Continue reading

Leave a comment

Mini-Reviews 2011 – because Life is Short

As I was looking at the list of books in the “read but not reviewed yet” category of my reading list, the thought of having to go back to them all seemed somewhat daunting (ok, there are only three really – it seems I’m easily overwhelmed…). So when I found out via Kim at Sophisticated Dorkiness about Lu of Regular Rumination‘s idea of doing a quick catch-up of mini-reviews on the books read during the year that somehow never got reviewed, I loved the idea. I’m in awe of the amount of books other people get around to, but here’s my almost embarrassingly short stab at the mini-reviews anyway.

Josefina Aldecoa: Historia de una maestra – The first of a trilogy, Historia… tells the story of a young female teacher in 1920s/30s rural Spain. I was overwhelmed with how modern some of the protagonists’ ideas  were (even for today’s standards), and how starkly they contrasted with the backwardness of the surroundings. It was engaging and very pleasant to read, and I definitely want to read the other two books at some point. Sadly, it doesn’t seem to have been translated, maybe because the story is so quintessentially Spanish.
Evaluation: 8/10

Mario Vargas Llosa: Travesuras de la niña mala – “Meh” is probably the best word to describe the feeling I came away with from this novel. The main character is so head-over-heels in love with the “bad girl” that he becomes a complete idiot, and the more the story wore on, the more I wanted to slap him. The story struck me as predictable: he meets her again, can’t resist, she screws him over and disappears, he gets depressed… until they meet again – and so on ad infinitum. It could’ve been worse, but it could also have been a lot better. (English title: The Bad Girl, German title: Das böse Mädchen)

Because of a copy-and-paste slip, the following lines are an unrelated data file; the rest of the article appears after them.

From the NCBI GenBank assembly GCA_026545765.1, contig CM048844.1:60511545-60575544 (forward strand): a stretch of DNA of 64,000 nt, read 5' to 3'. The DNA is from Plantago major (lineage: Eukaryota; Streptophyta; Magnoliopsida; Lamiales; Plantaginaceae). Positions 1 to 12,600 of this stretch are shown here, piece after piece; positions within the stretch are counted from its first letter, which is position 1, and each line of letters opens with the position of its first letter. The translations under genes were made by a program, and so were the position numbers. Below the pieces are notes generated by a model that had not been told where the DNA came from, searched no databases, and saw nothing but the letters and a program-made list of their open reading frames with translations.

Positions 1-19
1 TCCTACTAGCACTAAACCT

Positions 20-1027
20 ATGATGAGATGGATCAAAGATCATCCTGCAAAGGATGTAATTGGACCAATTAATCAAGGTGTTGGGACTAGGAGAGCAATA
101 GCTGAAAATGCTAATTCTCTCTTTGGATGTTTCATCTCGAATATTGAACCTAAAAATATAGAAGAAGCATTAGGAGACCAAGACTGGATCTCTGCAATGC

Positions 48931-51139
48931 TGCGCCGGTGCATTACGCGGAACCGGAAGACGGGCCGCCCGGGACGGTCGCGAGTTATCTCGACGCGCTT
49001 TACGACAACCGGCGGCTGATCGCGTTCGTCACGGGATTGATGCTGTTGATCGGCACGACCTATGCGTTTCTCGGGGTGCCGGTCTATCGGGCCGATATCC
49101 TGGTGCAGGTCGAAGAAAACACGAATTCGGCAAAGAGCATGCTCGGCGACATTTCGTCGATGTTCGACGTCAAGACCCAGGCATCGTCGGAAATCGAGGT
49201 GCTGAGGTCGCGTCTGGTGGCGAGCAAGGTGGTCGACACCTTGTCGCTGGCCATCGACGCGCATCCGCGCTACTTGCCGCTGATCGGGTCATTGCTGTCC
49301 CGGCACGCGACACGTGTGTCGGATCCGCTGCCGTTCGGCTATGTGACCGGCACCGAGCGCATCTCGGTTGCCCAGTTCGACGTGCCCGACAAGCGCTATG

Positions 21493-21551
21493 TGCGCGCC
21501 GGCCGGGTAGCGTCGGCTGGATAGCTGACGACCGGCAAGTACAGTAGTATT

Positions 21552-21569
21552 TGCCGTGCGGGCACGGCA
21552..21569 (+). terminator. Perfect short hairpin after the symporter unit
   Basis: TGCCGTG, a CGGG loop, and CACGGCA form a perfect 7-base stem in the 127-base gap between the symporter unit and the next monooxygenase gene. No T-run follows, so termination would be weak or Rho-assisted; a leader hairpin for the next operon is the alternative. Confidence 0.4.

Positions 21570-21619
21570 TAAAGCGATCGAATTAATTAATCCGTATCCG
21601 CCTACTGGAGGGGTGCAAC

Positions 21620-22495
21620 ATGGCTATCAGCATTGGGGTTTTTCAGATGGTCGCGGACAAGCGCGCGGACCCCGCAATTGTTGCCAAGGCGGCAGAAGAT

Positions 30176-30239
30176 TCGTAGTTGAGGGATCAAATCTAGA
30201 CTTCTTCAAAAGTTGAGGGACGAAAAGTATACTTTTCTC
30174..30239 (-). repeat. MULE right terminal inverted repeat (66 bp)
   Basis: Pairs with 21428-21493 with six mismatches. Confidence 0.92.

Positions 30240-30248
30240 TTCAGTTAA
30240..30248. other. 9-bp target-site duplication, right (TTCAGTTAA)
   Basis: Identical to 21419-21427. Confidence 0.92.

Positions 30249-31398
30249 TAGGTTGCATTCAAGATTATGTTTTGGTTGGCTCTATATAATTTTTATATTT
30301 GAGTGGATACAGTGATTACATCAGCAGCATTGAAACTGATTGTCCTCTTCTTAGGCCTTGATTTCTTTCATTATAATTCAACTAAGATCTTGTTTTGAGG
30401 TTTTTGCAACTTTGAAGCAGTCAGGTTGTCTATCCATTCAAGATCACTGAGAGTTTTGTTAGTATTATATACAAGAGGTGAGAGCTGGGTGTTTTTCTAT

Evaluation: 6/10

Gonzalo Torrente Ballester: Crónica del rey pasmado – This is the book where it makes me the saddest that I never got around to writing up a ‘proper’ review. Because this is a little gem (Alex of The Sleepless Reader also thinks so) that ought to be much better known! Full of clever irony and sarcasm – even laugh-out-loud funny – it tells the story of how the King tries to put into practice a  really crazy idea that’s come into his head: he wants to see his wife, the Queen, naked. Not an easy feat in a palace where everyone has their own hidden agenda and politicking is rife. (English title: The King Amaz’d)